You’ve headed anime adaptations of many different mediums like video games and light novels. What sorts of challenges come with adapting a novel like SAKUGAN versus a video game or manga?
Wada: They’re not too different in the fundamentals. Whether it has some kind of source material or it’s totally original, I feel like it’s desirable for a director to become the work’s biggest advocate. In every show I work on, I take pride in becoming the show’s biggest fan.
The world in SAKUGAN looks quite unique! What is it like bringing life to a world that is both unlike real life but also unlike typical fantasy worlds?
Wada: I wouldn’t quite say it’s the best part, but it’s definitely an advantage for a certain kind of story to have a “convenient” setting. SAKUGAN’s cities are designed with economy of land area in mind, so there are lots of structures with a towering vertical profiles. That made it easier to really use the three dimensional space when staging action and animation sequences.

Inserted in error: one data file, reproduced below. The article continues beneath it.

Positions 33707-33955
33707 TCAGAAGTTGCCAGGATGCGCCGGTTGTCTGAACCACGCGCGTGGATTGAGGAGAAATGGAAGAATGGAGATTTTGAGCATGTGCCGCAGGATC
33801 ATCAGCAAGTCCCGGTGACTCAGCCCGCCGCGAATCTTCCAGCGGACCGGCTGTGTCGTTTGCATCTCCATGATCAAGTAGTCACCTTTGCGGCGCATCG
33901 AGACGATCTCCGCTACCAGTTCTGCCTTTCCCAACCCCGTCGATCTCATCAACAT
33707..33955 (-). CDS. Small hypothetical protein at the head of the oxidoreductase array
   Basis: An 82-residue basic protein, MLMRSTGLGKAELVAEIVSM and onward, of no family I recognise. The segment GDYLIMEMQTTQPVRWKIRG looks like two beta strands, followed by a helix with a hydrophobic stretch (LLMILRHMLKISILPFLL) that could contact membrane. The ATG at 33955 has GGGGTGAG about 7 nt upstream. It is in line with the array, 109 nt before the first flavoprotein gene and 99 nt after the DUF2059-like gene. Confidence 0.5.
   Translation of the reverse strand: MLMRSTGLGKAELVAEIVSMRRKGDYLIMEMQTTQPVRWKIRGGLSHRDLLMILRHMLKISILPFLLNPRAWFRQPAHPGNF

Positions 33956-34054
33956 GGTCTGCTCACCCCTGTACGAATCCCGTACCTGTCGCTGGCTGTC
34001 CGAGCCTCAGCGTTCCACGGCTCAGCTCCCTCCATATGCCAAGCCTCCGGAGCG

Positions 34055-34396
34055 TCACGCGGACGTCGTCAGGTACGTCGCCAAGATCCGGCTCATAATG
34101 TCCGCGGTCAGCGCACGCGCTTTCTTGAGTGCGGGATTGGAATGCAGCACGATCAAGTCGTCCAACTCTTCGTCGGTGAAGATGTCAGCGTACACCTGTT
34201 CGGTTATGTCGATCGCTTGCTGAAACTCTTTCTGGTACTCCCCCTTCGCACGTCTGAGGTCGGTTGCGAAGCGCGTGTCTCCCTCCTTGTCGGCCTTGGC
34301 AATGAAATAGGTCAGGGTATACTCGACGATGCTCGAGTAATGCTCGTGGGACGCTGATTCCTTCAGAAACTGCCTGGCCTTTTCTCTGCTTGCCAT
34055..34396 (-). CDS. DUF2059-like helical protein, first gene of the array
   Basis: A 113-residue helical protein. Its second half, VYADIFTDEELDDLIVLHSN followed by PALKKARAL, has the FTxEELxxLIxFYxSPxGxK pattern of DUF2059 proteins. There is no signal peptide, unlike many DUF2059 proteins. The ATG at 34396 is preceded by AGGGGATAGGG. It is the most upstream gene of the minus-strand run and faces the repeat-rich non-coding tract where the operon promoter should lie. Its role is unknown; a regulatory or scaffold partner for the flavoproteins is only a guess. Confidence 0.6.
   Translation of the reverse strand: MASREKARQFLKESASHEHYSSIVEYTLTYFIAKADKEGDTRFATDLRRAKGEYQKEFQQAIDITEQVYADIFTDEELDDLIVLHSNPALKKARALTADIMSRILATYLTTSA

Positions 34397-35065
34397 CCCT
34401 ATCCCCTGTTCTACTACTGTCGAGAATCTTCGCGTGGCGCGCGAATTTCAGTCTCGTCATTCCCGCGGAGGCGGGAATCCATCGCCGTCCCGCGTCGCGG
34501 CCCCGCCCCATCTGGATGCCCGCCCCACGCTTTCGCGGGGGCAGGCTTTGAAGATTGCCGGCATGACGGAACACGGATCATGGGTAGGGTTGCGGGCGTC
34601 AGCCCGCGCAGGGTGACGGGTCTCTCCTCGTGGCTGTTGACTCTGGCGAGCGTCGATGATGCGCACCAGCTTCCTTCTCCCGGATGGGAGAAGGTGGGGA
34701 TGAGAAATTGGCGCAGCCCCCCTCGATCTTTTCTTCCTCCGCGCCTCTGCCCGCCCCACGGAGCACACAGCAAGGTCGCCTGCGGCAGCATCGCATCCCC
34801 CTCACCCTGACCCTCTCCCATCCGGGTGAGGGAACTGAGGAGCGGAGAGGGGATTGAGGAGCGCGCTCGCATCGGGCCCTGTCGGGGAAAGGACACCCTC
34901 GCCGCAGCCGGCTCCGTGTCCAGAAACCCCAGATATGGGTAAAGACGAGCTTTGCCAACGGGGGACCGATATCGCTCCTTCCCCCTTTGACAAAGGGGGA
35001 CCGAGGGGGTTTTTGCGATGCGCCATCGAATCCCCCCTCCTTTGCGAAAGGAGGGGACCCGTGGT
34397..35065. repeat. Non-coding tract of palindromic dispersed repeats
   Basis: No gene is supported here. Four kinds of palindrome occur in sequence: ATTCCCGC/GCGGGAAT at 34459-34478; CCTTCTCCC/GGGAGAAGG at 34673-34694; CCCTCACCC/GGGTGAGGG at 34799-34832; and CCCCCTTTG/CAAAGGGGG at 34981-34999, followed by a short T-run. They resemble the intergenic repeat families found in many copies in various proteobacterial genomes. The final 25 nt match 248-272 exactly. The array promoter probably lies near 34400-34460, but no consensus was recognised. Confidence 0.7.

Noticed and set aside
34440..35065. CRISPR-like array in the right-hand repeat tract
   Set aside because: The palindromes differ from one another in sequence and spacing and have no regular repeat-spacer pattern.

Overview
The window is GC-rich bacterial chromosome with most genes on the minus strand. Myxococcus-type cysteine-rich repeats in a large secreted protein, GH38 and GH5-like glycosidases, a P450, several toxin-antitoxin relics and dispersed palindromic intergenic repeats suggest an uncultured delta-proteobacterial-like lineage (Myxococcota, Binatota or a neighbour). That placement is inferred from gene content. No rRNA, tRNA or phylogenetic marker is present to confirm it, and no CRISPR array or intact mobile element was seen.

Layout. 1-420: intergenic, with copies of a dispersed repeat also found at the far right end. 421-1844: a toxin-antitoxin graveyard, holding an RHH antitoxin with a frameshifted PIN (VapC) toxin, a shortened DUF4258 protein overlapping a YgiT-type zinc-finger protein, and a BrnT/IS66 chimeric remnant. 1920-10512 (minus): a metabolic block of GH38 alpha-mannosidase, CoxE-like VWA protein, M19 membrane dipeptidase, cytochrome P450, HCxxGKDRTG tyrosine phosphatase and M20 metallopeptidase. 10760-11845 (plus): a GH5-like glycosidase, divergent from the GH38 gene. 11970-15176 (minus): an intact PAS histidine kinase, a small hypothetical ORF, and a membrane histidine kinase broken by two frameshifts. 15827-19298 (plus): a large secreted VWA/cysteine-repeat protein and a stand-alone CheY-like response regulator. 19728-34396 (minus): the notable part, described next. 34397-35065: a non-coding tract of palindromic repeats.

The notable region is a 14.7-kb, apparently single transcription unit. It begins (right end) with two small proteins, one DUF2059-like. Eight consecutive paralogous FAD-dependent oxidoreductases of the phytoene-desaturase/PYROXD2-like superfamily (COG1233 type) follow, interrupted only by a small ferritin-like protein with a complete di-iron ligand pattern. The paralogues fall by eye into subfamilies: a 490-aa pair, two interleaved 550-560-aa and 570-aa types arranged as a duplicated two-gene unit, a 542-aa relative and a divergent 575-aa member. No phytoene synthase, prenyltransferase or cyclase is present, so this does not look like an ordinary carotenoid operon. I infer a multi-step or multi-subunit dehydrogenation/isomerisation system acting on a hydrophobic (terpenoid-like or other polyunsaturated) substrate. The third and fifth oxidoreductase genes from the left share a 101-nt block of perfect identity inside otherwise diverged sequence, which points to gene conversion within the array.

Do you have anything you would like to say to anime fans who may be interested in watching SAKUGAN?
Wada: SAKUGAN is not a story about beautiful young men and women becoming soldiers and doing gallant deeds. It’s a down-to-earth story about a man pushing middle age and his bratty daughter shedding sweat and tears on their journey. There are lots of awkward and rough-hewn scenes. We hope you’ll join “Team Memempu” on their journey with even these aspects in mind.
Shoji Kawamori, Kaiju Designer
Crunchyroll: First, could you describe your role on SAKUGAN as a Kajiu Designer?